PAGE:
The French cinema industry has some of the world’s highest-paid stars and largest film budgets, but is losing money hand over fist. The paradox is explained by a system of public subsidies paid to make films whatever their box office appeal. Even for those which prove a popular success, the enormous production costs are hardly ever recovered. The subsidies paid to the French film industry are part of a complex system that its supporters say has allowed it, over many decades, to maintain a rich production while other national cinema industries in Europe have faded. Its critics argue it is a perverse and outdated economic model. In this interview with Joseph Confavreux, the sociologist Olivier Alexandre, a specialist in the history of modern French cinema, analyses how the system works and weighs up the arguments for and against.

  • The word from France's run-down estates

    By

    A remarkable book written by four young men has highlighted the reality of life on one of France's many impoverished and neglected housing estates. The work, which began as a writing project with their community worker, and which combines tragic insight with flashes of great humour, tackles issues of education, the police, drugs, prison and even the role of history among the writers and their friends. But, as Joseph Confavreux reports, perhaps the major achievement of 'Nous...La cité' ('We...the estate') is that it has taught four young men from a run-down area the power of the written word.

  • The 'double heritage' behind the crisis in Greece

    By

    Following the creation of an independent Greece in 1830, the country’s administration has been significantly shaped by European models, while its cultural, religious and historical heritage, along with its geographical situation, have given the country, the first European state to have emerged from the Ottoman Empire, an exceptional political and economic destiny. In this interview with Joseph Confavreux, Geneva-based historian Dimitri Skopelitis offers a historical insight into the nature of the current turmoil in Greece, tottering on the brink of bankruptcy, its future within the European Union still uncertain, and the complex relationship between the population and the State.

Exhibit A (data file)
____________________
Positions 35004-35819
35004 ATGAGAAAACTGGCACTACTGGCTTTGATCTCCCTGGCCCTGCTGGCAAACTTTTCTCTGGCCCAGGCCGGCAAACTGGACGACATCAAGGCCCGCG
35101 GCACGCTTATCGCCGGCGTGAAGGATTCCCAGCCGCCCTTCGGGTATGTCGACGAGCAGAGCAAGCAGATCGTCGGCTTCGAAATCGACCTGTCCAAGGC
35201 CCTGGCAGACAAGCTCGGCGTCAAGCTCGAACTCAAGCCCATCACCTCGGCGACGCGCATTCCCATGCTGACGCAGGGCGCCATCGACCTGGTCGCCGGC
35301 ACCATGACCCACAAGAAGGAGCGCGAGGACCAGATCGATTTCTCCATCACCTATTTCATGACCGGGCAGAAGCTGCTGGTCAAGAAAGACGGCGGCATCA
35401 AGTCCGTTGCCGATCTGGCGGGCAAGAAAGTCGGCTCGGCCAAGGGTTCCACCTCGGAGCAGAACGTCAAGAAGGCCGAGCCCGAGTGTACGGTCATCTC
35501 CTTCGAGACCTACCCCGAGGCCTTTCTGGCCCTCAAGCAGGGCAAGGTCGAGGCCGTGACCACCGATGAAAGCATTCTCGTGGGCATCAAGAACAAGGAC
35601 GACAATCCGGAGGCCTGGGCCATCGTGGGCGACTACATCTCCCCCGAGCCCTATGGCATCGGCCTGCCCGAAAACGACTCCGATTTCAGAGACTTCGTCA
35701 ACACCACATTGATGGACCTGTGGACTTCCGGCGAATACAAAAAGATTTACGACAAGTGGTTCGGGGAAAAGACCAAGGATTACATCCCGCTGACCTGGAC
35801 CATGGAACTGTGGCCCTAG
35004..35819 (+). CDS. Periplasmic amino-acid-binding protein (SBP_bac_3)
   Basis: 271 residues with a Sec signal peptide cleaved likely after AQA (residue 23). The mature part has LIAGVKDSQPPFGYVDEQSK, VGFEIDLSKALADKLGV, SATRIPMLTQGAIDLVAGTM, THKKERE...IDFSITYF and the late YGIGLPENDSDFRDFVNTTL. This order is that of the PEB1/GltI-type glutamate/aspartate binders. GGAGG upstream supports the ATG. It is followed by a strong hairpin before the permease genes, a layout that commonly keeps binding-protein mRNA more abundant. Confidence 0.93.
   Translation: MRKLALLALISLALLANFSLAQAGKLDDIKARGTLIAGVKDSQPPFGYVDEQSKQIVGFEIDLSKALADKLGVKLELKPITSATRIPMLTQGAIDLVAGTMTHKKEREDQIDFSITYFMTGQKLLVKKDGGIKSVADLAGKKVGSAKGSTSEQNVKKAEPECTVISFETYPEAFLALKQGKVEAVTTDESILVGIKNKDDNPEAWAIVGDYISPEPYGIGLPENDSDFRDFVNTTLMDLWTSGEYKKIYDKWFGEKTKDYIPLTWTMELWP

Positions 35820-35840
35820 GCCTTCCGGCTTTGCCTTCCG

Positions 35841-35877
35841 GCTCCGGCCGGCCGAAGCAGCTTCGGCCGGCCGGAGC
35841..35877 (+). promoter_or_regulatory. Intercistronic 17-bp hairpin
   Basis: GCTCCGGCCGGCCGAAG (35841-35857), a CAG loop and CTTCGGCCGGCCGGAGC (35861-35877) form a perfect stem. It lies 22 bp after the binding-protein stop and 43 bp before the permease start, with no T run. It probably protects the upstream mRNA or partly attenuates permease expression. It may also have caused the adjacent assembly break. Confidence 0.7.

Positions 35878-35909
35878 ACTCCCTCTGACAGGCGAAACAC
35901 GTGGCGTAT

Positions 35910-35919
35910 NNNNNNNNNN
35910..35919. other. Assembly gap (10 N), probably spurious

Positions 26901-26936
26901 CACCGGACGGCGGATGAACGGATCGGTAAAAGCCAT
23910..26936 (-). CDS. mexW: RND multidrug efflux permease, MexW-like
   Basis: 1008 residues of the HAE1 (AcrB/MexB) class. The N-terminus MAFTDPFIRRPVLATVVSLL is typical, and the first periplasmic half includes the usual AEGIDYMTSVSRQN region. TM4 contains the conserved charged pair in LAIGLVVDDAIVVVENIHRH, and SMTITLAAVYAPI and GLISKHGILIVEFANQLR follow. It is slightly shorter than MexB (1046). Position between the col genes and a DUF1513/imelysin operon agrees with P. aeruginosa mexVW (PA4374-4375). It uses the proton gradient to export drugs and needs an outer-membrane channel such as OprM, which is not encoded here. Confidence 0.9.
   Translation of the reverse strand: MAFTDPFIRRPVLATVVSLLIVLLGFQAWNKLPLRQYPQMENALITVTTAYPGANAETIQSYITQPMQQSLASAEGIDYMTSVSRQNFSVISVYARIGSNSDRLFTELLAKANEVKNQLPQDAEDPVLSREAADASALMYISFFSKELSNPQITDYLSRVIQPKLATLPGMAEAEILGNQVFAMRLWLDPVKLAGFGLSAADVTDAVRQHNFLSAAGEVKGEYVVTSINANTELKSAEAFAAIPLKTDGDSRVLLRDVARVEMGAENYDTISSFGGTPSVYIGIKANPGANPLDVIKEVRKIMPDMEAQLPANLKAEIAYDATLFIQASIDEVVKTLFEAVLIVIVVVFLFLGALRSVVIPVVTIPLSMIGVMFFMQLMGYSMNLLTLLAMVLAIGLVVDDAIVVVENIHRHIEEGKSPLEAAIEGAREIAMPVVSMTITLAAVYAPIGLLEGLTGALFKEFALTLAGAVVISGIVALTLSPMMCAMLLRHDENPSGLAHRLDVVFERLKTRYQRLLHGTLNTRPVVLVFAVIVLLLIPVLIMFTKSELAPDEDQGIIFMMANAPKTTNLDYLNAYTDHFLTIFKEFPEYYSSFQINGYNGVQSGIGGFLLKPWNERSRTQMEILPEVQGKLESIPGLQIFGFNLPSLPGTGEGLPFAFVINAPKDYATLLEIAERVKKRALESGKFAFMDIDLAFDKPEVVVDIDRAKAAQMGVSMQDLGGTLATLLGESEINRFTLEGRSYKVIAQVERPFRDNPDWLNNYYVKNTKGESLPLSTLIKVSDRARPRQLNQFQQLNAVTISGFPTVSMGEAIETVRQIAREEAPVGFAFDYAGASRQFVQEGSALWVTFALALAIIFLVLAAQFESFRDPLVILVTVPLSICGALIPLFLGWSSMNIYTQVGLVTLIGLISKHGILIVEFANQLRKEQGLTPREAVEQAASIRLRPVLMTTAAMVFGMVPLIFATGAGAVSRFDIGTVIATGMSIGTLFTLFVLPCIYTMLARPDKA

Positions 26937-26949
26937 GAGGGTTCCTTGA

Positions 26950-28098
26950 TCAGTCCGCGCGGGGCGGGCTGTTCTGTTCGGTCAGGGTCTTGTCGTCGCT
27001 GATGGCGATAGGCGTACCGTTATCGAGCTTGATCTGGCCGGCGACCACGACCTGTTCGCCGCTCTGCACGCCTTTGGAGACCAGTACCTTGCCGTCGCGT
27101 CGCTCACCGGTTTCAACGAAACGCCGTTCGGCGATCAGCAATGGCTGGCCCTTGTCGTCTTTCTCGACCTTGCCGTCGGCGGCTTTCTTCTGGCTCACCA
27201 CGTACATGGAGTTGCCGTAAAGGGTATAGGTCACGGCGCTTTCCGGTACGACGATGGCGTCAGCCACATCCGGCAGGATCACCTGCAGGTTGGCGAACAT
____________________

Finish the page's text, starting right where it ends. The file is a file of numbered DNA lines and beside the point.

• The myths and destruction of the tombs of Timbuktu

    By

    The name Timbuktu has taken on an almost mythical status in Western thought, one fuelled by the remoteness of the town in Mali. In destroying tombs recently in this “pearl of the desert” an Islamist group has both launched an attack on the holy sites of other Muslims and thrown down a challenge to the West, who recently put the famous town on the UNESCO list of endangered World Heritage sites. In an interview with Joseph Confavreux, French historian Charles Grémont gives the background to current events in Mali and the threat posed to Timbuktu.

  • How the French Far Right is capturing an abandoned social class

    Givet (Ardennes), novembre 2008. Fermeture de la Sopal. © MM Givet (Ardennes), novembre 2008. Fermeture de la Sopal. © MM

    France’s blue collar workers, junior white-collar staff, the unemployed and the retired make up a lower class that is also the majority among the country’s electorate. Hit hardest by the current economic crisis, and largely ignored by the traditional Left, there are consistent indicators that a significant proportion is being won over by the Far Right Front National party presidential candidate, Marine Le Pen. In this interview with Mediapart, social geographer Christophe Guilluy offers an insight into an economic and social groundshift in France that has produced an abandoned and despairing category of the population, what he calls “a new lower class which the Left does not really understand”.

  • A myth-exploding history of black France

    By

    A major work just published in France charts the rich and very diverse history of the country's black population from the late 17th century to current times. "We wanted to make this history a visible one, with all the markers of grand history", explains historian Pascal Blanchard, editor of La France noire, trois siècles de présence, (‘Black France, a presence over three centuries'). The book blows away many social myths, and fills the deafening silence of traditional teaching that ignores the place of black people in the making of the history of France. Here, Blanchard tells Joseph Confavreux how he and his team approached this ambitious project and comments for Mediapart a series of documents contained in the work.